Tachyons are hypothetical particles that always travel faster than the speed of light. Einstein showed that such particles would allow for communication back in time, which opens up all sorts of problems with a fundamental rule of the universe. While physicists haven’t proved that tachyons can’t exist, there’s good reason to believe they don’t.
The barrier that nothing with mass can travel at the speed of light isn’t just an expression of the limitation of engineering or a representation of a failure of imagination. It’s baked into the very laws of the universe, as expressed by Einstein’s theory of special relativity.
Let’s say you want to start traveling faster than the speed of light. You start from rest and give yourself a little nudge. Because you have mass, your nudge has to overcome a bit of inertia to get you going, but you eventually get going. You light up a rocket, for example, and you blast off.
Related: Why is the speed of light the way it is?
But once you’re off the launchpad, you don’t stop. You have some superadvanced engine that allows you to keep pushing, causing you to continue accelerating. At speeds much lower than the speed of light, everything makes sense: For every second you fire your engines, you get the same amount of acceleration and the same boost in your velocity.
But as you approach the speed of light, something funny starts to happen. The same amount of energy put into your engines starts giving you less and less acceleration, so you get less velocity bang for your buck. Despite working your engines to the extreme, you find yourself inching closer to the speed of light but never reaching it. At some point, you realize that to achieve light speed, you need to put an infinite amount of energy into your engines — which you don’t have.
The problem here is that energy is mass, as given by E = mc^2. The faster you move, the more kinetic energy you have, which means you are literally heavier the faster you go. As you approach the speed of light, your mass goes to infinity, so it takes an infinite amount of rocket power to make it to the speed of light.
The tachyon workaround
But those rules apply to objects with mass starting below the speed of light. Massless objects, like light itself, automatically travel at light speed, never slowing down or speeding up. In 1967, building on work going back decades, physicist Gerald Feinberg proposed a new class of particle: objects with “imaginary mass.” (“Imaginary” here refers to the mathematical term for the square root of -1.) These particles, which he called tachyons, would never travel slower than the speed of light. In fact, they would be forced to always go above light speed and would have just as much difficulty slowing down to light speed as we do trying to accelerate to it.
Feinberg wasn’t the first to consider faster-than-light particles, but he was the one to coin our word for them. Einstein toyed with the idea but found that such particles violated a central rule of the universe: causality.
Causality is so fundamental that it underlies everything we understand about the workings of the universe. Put simply, causality states that causes must come before effects. I have to text you before your phone beeps, I have to put a piece of cheese in my mouth before I can eat it, and so on.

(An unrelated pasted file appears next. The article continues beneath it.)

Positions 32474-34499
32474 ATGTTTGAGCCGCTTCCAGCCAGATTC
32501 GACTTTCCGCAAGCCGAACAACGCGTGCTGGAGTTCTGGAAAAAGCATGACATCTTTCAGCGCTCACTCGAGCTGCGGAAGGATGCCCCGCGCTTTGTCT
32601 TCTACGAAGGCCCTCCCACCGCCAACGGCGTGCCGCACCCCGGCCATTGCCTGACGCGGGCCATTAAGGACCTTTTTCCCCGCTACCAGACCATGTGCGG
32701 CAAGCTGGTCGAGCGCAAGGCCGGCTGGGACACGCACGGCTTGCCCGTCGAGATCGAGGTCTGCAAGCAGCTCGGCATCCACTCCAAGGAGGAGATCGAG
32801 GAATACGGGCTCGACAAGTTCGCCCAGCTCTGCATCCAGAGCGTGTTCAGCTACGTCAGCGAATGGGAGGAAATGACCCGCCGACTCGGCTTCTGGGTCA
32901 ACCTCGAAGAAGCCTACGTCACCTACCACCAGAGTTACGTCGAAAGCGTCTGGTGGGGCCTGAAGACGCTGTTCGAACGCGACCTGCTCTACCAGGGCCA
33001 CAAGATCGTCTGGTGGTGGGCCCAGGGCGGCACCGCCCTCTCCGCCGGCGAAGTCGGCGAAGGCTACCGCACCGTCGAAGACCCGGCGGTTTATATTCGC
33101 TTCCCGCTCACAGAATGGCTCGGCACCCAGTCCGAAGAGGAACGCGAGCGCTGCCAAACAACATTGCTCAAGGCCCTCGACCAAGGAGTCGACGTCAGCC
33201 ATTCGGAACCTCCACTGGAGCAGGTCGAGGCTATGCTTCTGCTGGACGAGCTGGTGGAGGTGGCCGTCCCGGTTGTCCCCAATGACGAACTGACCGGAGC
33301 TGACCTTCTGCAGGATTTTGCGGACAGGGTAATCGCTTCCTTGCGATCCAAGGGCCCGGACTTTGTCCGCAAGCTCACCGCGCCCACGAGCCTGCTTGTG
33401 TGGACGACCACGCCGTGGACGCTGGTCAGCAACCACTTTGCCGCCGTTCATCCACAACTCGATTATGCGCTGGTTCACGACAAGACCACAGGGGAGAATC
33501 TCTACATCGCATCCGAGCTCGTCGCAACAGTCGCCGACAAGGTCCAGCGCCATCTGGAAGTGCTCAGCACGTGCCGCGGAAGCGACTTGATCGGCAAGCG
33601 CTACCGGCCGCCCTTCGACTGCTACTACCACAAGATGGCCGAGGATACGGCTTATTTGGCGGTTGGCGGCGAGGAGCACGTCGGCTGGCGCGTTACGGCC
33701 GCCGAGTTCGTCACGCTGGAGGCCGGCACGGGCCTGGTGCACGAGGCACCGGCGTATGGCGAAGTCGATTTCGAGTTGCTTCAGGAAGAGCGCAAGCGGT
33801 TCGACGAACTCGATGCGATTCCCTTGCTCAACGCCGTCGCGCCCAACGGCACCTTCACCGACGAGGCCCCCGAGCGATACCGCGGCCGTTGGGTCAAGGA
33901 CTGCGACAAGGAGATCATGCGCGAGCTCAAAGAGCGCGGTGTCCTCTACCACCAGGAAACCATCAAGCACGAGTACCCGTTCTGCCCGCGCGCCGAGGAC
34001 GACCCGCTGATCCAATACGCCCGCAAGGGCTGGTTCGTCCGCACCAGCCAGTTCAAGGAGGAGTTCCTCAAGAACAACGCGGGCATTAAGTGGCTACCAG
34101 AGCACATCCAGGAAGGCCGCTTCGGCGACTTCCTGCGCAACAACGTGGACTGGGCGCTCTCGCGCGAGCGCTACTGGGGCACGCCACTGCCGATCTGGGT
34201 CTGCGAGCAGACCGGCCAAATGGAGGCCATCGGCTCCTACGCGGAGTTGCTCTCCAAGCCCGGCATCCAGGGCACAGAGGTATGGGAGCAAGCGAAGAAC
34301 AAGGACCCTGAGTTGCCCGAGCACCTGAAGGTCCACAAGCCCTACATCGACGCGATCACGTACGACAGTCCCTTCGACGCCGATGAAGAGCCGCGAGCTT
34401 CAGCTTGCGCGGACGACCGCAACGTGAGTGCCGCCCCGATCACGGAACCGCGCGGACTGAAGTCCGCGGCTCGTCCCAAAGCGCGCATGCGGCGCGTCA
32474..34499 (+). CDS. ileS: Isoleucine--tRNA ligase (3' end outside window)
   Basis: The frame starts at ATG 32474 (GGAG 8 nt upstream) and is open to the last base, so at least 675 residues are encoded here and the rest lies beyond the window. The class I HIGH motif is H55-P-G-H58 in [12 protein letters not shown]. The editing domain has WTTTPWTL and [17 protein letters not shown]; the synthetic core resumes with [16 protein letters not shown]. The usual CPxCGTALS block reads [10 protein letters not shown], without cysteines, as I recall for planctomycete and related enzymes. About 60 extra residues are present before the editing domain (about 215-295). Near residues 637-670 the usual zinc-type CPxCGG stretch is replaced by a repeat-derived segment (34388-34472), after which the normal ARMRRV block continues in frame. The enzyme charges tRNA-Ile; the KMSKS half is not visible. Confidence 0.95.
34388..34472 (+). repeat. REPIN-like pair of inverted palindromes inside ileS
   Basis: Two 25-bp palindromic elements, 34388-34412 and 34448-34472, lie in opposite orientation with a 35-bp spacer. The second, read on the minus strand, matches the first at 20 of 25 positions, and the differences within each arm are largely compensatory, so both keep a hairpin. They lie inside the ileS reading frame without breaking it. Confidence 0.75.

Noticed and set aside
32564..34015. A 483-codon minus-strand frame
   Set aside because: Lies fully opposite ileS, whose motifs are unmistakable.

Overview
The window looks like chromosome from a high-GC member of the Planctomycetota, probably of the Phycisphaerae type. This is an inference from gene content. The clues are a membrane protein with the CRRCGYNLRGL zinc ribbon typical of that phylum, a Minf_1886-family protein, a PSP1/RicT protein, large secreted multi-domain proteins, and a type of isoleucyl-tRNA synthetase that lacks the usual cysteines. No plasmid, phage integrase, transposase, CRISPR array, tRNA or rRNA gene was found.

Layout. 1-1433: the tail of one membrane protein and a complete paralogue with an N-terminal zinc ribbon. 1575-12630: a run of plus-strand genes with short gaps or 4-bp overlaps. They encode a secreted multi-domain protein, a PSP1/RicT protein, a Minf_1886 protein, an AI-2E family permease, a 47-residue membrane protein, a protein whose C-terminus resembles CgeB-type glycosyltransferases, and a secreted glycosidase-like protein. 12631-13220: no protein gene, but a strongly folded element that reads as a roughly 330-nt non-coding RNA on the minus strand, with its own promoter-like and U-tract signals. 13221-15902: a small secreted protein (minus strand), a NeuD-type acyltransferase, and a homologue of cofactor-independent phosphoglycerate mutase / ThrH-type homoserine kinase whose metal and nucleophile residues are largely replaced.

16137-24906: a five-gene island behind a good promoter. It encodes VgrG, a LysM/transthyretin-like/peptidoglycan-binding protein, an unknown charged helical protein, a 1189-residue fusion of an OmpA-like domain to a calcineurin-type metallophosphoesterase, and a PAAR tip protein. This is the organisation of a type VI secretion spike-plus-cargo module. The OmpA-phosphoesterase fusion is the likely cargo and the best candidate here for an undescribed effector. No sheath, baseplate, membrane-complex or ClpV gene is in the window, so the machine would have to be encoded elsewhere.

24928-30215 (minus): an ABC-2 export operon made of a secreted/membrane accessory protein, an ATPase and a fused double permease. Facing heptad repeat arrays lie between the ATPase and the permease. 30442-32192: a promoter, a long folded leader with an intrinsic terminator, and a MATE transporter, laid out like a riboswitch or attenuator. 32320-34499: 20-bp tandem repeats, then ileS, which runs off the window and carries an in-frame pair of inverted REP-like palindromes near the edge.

But tachyons are capable of violating causality. To see how, let’s set up a little thought experiment. I’m sitting on Earth while you’re having some grand adventure out in the universe. I want to send you a signal with tachyons, so I fire up my tachyon transmitter and beam off a message.
From my perspective, the tachyons race away from me at faster than the speed of light in your direction. So far, so good.
If you’re standing perfectly still, then eventually, the tachyon will reach you in less time than it would take for light to get there. You wouldn’t be able to see the tachyon coming until it already passed you, which is still no big deal. If you had a telescope pointed at me, you would receive the tachyon before seeing the image of me pressing the button to send it. Curious, but still no huge problem.
The issue comes if you start moving. In relativity, from your perspective, you are standing still while Earth appears to be receding. This introduces time dilation: From your perspective, everything in the universe — including the action of me pressing the button — slows down. In fact, if you’re traveling fast enough, you could receive my tachyon and send a reply before I even hit the button in the first place; you can send a signal back in time.
Once you allow for sending signals back in time, you can play many fun games that create contradictions. You can have a message sent back to prevent your grandparents from meeting, which means you would never exist — but you need to exist to go back in time to prevent your grandparents from meeting. You can trigger an explosion that destroys the tachyon emitter before it receives your message. You can even destroy yourself in your own past.
And because we don’t live in a universe where these contradictions and violations of causality happen, it seems unlikely that tachyons exist.
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